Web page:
Thatcher: 5/10. Started and ended the season as first choice, but managed only 11 starts. Adequate but no more. With Youga and Basey re-signing and Long coming through I don’t see the point other than the fact he has a contract.
Youga: 6/10. Was outstanding when he first returned in January but seemed to lose the plot (and interest) and was dropped after 10 starts. I thought he was on his way an am delighted to see he has signed a new contract. Deserves an 8 for some performances and a 4 for others. More application and consistency next season and, along with Yassin, he could be instrumental in setting the pulse of the team.
Basey: 7/10. Did nothing wrong and even appeared on left-side midfield at the end of the season.
Powell: 10/10. What else?

Central Defence:
McCarthy: 7/10. Only denied an 8 by his poor start when he looked very short of match practise. Looks like he will always be prone to the odd lapse in concentration and does lack pace. But provided the leadership so badly needed and has to be a cornerstone of the team next season.
Bougherra: 8/10. Formed with McCarthy the most effective partnership we found and, unless we sell him, has to be first-choice for next season.
Fortune: 6/10. Played about the same number of games as McCarthy and Bougherra but mostly alongside Sodje. Didn’t nail down the position but can still play a role if he has a partner that suits him.
Sodje: 7/10. Did all we could reasonably ask of him, but I’m assuming he’s a Reading player next season.

Wide Midfield:
Thomas: 4/10. Should have been a shoo-in all season and a key player. Instead it was 19 starts, no goals and cameos. Get your mind right and play next season or leave (although to go where exactly?).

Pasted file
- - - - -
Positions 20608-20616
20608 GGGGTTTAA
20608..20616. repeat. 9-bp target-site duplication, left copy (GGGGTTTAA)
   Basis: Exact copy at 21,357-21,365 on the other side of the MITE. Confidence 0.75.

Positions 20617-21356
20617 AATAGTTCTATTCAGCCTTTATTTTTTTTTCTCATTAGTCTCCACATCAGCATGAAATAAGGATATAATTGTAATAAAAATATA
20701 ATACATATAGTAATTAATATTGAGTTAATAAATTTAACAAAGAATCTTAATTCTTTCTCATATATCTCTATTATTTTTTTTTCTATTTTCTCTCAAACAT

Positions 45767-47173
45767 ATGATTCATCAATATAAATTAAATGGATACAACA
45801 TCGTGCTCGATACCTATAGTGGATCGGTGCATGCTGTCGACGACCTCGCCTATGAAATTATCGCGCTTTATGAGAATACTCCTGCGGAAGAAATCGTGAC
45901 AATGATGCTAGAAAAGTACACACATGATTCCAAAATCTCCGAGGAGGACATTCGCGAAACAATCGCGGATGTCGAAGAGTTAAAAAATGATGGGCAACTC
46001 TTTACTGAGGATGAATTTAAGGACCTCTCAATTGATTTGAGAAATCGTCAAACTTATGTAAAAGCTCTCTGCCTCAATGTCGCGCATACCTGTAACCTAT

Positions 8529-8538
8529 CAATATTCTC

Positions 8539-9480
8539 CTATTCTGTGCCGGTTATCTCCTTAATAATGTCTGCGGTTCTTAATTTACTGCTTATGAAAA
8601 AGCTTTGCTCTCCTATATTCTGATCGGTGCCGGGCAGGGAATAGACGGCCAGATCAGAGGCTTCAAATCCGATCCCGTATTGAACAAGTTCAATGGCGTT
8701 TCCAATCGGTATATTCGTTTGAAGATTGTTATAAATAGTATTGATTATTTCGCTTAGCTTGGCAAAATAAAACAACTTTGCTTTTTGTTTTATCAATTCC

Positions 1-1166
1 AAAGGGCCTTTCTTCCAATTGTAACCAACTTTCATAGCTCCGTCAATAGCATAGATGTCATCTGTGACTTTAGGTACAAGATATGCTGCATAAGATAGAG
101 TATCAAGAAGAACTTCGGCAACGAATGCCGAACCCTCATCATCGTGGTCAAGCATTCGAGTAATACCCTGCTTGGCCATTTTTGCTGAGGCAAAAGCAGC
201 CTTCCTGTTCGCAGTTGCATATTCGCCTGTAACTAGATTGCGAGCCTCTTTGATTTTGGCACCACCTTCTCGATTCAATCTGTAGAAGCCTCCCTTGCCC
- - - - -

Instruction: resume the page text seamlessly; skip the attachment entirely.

Ambrose: 5/10. Another who should have been much more instrumental at this level, although the questions seem to be more about confidence than attitude. The fact he ended up playing out wide, central midfield and ‘in the hole’ illustrates the problem. He didn’t nail down any position, but did contribute seven league goals. Hope he comes back raring after the operation.
Sam: 7/10. Started well before the enforced post-Hull break but flitted in and out thereafter. Should still be improving and hope for more next season.
Reid: 8/10. Let’s include him as a wide midfielder. Could get a 9. We missed him more than I expected – although having worked out a good way to play without him we proceeded to ditch that style with the loan signings.

Central Midfield:
Holland: 8/10. Missed effectively the first half of the season but was an automatic choice once back. Not surprisingly doesn’t look capable of getting forward and back as quickly as he used to, which limits his goalscoring potential. But gives what it says on the can, week in, week out.